Welcome to Beaufort, North Carolina. I figured we should start this tour off at a famous, historic house that has been frequented by pirates, specifically the infamous Blackbeard. More about him later. See if you can find the Hammock House. It is white, with a balcony, and the last time I checked it had a green front door. There’s also a sign in the yard that says “Hammock House circa 1700.” This is the oldest house in Beaufort, and is said to be haunted. What do you think?
Now, please follow your navigation to Front Street. We are headed toward downtown. I HIGHLY recommend that you remember this downtown spot and promise yourself that you will come back, park your car and explore this fun, historic area on foot. For now though, drive slowly and take as much in as you can.
I’d like to highlight a favorite stop here. Coming up on your right is Clawson’s 1905 Restaurant and Pub. It is cherished by locals and visitors alike, and has a great history to go along with it. Clawson’s is the oldest brick building in Beaufort, having been built around 1870. It was a grocery store which sold canned goods, fresh, local produce and baked goods. Local delivery was offered by horse carriage and the horses, “June Bug” and “Dragonfly” were well known around town.
Clawson’s was forced to close after the Great Depression and was purchased by multiple businesses until 1977 when it was bought and restored back to its original restaurant purpose.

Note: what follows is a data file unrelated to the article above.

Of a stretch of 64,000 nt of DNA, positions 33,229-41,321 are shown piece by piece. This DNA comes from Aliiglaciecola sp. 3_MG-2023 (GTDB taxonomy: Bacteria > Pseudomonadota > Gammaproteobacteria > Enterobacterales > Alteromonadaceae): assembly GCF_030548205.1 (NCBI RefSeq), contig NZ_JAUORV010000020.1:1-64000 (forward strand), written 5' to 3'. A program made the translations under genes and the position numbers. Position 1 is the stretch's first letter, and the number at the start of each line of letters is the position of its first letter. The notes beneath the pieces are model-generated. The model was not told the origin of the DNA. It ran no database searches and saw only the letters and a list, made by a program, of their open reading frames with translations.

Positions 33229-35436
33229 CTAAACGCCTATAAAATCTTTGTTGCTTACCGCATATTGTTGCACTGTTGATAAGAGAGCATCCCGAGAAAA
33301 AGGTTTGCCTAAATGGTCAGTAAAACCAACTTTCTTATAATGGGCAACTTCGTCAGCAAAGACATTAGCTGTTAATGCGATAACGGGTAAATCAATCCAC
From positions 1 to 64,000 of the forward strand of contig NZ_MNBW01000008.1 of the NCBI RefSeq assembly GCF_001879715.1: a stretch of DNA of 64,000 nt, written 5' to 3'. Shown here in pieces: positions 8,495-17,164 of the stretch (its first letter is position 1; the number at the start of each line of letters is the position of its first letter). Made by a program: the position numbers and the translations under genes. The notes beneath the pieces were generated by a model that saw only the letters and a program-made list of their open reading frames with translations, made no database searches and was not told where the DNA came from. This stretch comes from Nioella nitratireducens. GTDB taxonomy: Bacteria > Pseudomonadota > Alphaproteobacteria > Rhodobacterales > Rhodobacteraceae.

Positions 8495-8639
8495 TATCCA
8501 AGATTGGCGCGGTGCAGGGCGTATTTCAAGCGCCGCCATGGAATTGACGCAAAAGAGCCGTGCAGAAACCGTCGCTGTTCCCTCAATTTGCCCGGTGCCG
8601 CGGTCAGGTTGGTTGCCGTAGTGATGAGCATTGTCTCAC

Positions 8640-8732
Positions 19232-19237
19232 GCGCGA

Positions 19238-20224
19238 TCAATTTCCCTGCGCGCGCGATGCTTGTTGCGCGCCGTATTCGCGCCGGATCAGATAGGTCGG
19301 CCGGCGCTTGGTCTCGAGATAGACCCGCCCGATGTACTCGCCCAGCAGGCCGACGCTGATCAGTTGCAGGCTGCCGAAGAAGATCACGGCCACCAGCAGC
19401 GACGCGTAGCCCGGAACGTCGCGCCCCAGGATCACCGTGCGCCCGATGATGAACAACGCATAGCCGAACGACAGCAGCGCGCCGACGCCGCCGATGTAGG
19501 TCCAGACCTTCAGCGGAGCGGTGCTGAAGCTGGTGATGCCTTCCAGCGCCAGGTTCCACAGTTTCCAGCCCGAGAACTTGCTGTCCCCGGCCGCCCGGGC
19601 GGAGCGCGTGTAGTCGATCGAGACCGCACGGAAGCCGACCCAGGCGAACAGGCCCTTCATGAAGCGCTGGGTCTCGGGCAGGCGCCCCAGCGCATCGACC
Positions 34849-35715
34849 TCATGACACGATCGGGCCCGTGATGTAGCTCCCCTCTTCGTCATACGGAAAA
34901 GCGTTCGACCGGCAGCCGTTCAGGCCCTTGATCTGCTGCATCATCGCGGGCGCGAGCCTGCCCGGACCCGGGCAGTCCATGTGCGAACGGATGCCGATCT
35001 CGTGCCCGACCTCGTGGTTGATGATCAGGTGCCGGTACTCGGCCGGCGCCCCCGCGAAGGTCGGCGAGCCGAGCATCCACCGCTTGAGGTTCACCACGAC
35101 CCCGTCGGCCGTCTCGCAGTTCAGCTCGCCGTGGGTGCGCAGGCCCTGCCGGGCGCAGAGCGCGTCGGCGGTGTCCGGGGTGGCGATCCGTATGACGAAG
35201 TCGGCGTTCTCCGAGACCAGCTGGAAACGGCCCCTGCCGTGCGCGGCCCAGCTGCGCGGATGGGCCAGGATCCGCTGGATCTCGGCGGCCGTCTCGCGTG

Inside you will find memorabilia from the 1920’s that will take you back in time as you enjoy anything from seafood and steaks to hamburgers and sandwiches. Of course, cold craft beers are always on tap, so remember this place and come back soon!
What’s better than a North Carolina Maritime Museum? How about a FREE North Carolina Maritime Museum? That’s right, head on in there between 10 and 5 (noon to 5 on Sundays), and get your fill of history, artifacts, folklore and more, just inside those doors. They do accept donations, so don’t be cheap.
Have you ever heard of a pirate by the name of Edward Thatch? No? You’ve probably heard of his nickname though. Blackbeard? Yeah, I knew that would ring a bell. He was the infamous English pirate who captured the French ship known as La Concorde. Blackbeard outfitted La Concorde with 40 guns and 300 men, and promptly renamed her “Queen Anne’s Revenge.” Blackbeard managed to wreck Queen Anne’s Revenge on the shore near Beaufort, and now you can see some of these fantastic artifacts here at the Maritime Museum.
Pirate booty isn’t the only thing you can find there. You can also see fish models, shells from over 100 countries, a small aquarium and even a display of duck decoys and venomous snakes. Get in there and take a “bite” of North Carolina history!
We are just about to turn left and head over the Gallant Channel Bridge, but before we do, let me tell you about an educational center that is a gift to us all. It is located down a side street to the right, across from all the boats, just before you go over the bridge.